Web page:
I recently returned from one of my most memorable vacations. This February, my boyfriend and I set our sights on Bocas del Toro, Panama for a 9 day vacation: 6 full days in Bocas del Toro, 1 day in Panama City and 2 days of travel. We wanted to go to a country that neither of us had been to, and we had heard some great things about this tropical archipelago in Central America. With visions of caribbean clear seas and not a worry on our mind, we eagerly booked our vacation back in October (!!) when flights were the lowest I had seen in awhile.
The route and details
There are a few ways to get to Bocas del Toro, and we opted to go fully by air. It was the quickest, but certainly not the cheapest.
Panama City to Bocas del Toro: $200 CAD roundtrip. 1 hour plane ride.
You can also get to Bocas del Toro from San Jose, Costa Rica through Nature Air, but the flights are $400+ roundtrip, so even though flights to San Jose tend to be cheaper than to Panama City, it still was always about the same cost. We decided to fly through Panama City since it also seemed to be a better place to explore.
Panama uses the US dollar. Not so good when you’re a Canadian traveller and the dollar has tanked. Oh well, we sucked it up.
Arriving to Bocas del Toro and getting around
We arrived at Isla Colon, Bocas del Toro in the early morning. It was sunny and beautiful, and seeing the islands from a bird’s eye view was breathtaking. We paid some kind of ‘tourist fee’ of $3 and collected our bags. The airport is literally a 5 minute walk from the main part of town, so it certainly isn’t necessary to get a cab. Being so early, the streets were pretty quiet and we grabbed a quick bite to eat and enjoyed the warm air. We were staying on a different island: Isla Bastimentos, which was a 10 minute boat ride from the main island of Isla Colon.
I’m a wimp when it comes to boats. I don’t get sea sick, but they terrify me. Maybe coming to a place where boats are absolutely essential wasn’t such a good idea…This is what I was thinking as we threw our suitcases on and hopped in for our first ride. Water taxis fit maybe 6-10 people and consist of wooden plank seats and occasionally, life jackets. An average ride is $3 one way. I don’t know why, but our first ride was among the worst. It was so rough, so naturally I just squeezed my eyes shut and hoped we would make it in one piece. We did.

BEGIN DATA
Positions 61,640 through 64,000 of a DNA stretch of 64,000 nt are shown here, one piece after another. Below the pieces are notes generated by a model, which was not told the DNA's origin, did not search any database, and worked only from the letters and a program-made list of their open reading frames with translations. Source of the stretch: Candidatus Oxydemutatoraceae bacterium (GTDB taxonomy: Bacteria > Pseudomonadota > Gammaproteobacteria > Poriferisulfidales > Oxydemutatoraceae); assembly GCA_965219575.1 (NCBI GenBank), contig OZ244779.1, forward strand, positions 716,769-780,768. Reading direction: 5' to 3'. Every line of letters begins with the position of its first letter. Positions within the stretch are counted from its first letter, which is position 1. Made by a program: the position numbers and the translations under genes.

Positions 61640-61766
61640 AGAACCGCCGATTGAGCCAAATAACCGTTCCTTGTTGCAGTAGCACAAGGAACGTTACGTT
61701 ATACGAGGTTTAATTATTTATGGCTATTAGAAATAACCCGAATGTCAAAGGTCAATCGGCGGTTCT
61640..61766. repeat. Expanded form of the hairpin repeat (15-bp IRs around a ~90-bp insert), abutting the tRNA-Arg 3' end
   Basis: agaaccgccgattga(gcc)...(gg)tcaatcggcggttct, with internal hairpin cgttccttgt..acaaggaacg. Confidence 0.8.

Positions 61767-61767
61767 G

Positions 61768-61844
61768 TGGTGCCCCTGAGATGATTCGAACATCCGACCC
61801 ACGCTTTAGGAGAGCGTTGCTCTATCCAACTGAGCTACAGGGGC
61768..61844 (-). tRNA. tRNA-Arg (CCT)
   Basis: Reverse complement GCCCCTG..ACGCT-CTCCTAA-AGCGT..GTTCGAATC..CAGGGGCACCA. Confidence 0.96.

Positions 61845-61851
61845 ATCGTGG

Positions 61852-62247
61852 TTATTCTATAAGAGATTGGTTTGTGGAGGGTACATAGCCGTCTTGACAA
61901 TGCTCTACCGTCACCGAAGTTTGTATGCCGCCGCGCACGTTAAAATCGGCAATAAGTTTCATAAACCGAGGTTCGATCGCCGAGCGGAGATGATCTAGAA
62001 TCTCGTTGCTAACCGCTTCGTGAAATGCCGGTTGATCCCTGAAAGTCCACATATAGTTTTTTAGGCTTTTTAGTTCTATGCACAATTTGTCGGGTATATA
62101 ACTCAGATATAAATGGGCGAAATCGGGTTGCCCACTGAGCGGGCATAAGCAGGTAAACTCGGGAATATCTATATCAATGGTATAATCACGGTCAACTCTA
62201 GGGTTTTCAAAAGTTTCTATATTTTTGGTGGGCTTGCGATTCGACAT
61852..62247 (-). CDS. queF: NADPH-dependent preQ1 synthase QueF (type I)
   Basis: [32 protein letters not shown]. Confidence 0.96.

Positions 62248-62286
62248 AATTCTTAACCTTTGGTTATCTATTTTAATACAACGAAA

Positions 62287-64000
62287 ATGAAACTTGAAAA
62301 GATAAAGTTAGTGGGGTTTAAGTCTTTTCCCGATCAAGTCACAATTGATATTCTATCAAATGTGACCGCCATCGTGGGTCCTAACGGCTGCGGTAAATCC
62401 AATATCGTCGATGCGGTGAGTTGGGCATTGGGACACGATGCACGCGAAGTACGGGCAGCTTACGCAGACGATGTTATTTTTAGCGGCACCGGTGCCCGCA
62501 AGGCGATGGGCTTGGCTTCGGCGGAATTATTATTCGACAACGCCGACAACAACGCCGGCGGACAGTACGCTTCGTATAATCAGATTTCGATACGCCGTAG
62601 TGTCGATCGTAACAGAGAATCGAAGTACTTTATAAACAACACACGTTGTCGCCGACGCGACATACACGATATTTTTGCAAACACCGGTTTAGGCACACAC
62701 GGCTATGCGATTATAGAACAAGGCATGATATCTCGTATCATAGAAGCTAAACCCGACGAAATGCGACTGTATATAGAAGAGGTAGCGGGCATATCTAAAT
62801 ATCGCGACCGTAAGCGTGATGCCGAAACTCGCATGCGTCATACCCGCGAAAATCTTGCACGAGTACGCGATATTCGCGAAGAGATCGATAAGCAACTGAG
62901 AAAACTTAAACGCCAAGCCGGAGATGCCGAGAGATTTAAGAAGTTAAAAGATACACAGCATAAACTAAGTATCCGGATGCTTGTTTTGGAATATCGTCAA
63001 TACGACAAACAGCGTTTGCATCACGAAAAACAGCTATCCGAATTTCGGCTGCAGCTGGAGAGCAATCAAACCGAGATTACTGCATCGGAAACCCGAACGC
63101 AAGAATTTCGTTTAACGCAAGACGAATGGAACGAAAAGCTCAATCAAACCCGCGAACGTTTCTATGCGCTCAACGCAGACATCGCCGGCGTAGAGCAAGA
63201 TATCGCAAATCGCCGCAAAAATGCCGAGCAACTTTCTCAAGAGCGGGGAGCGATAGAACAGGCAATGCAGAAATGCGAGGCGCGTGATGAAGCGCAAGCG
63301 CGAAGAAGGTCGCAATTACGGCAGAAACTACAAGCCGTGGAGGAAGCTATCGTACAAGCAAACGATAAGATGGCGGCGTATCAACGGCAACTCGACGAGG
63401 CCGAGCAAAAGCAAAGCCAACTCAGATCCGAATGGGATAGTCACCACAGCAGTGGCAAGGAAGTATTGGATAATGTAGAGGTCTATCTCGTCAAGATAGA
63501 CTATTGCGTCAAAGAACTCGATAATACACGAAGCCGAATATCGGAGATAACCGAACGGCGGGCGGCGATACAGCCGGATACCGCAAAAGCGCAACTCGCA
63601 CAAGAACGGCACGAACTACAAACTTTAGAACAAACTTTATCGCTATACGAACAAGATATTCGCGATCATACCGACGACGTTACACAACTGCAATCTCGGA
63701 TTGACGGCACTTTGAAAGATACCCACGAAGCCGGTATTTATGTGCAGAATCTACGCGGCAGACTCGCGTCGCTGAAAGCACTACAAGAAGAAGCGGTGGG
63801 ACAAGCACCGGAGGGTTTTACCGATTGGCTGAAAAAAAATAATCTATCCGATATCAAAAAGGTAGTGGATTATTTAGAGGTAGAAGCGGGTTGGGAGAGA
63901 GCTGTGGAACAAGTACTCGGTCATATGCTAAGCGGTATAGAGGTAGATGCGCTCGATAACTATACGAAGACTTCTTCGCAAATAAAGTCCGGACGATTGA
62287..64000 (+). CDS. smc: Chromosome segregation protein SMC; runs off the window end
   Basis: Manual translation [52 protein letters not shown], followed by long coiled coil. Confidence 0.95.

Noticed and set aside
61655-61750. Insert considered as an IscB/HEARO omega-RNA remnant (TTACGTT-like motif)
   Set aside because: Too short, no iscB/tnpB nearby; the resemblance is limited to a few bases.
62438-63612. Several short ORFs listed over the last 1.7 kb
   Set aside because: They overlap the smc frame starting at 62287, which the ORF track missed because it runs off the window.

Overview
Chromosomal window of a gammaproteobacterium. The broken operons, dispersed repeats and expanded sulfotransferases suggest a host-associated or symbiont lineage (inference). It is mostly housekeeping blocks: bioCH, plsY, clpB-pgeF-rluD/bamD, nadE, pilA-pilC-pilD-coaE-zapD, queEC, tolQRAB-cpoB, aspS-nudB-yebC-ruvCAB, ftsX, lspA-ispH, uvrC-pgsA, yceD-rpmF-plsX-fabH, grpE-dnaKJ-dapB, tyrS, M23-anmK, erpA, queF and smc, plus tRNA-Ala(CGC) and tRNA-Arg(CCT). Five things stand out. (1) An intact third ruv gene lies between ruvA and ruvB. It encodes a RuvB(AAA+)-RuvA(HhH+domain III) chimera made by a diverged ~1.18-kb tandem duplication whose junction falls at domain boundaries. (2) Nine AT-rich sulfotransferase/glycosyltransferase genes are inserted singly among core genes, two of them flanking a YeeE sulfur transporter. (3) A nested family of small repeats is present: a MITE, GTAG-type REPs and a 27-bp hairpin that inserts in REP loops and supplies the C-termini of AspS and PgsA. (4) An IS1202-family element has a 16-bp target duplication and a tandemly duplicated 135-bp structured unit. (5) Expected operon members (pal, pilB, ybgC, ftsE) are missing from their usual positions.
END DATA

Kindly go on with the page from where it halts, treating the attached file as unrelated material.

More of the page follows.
We took water taxis about twice per day, if we wanted to go into Bocas Town. One day, we caught a water taxi during a bit of a storm. We needed to get back to our island and didn’t want to wait any longer to see if the storm would pass. Oh god, it was scary. I sat near the back and Adam was closer to the front with two little boys. There were also two locals on the boat. As we started, the little boys were bouncing SO high off the seat with each wave. The captain started screaming in a Caribbean accent and I couldn’t understand a word. The locals were also yelling. Finally I understood: He was telling someone to grab the little boys and pull them back further on the boat, because he couldn’t go any slower due to huge waves and they were going to be thrown off the boat. So, Adam was left at the front to fend for himself. We made it, white knuckling it the whole time.
There are also land taxis on Isla Colon. You can hop in one of these to go a few blocks or to go out of town to Bluff Beach or Starfish Beach. You’ll have to get into a truck if you want to go to Bluff though, as small taxis don’t like to take the route. A roundtrip to Bluff Beach (30 minutes away) is $30, which I thought was pretty good compared to the taxi fares that I’m used to.
Where we stayed
We stayed on Isla Bastimentos, which is a 10 minute ride from Bocas Town and the island where many locals live.
I have a wee bit of an issue picking places to stay, so I often end up splitting my trip between two places. Our first 4 days were spent at Bubba’s House, which has it’s own dock and can be accessed directly from a water taxi. When we arrived, we liked the chill, backpacker vibe of the place.
The main area had wooden benches and tables for chilling out and eating. There were 3 hammocks for lounging and kayaks and paddleboards for rental. Food and beer could be purchased directly from the front desk. Sounds great, right? Well, to be honest, I didn’t really enjoy my stay at this place. There were several blunders early on, such as not getting the correct room (later fixed) and finding an uninhabited hornet nest (which was quickly removed). While these don’t seem like big problems, they just kept piling up. Due to a recent drought, there was no fresh water in the tank. We found this out after spending a day out in the salt water of the ocean and my hair was a GIANT DREADLOCK. Oh my god. I can’t even express to you how difficult it is to wash a dreadlock out of your hair with bottles of water. Luckily (and unluckily), we had arrived just as the rain was starting again and we got cold, yet fresh water the next day to shower in.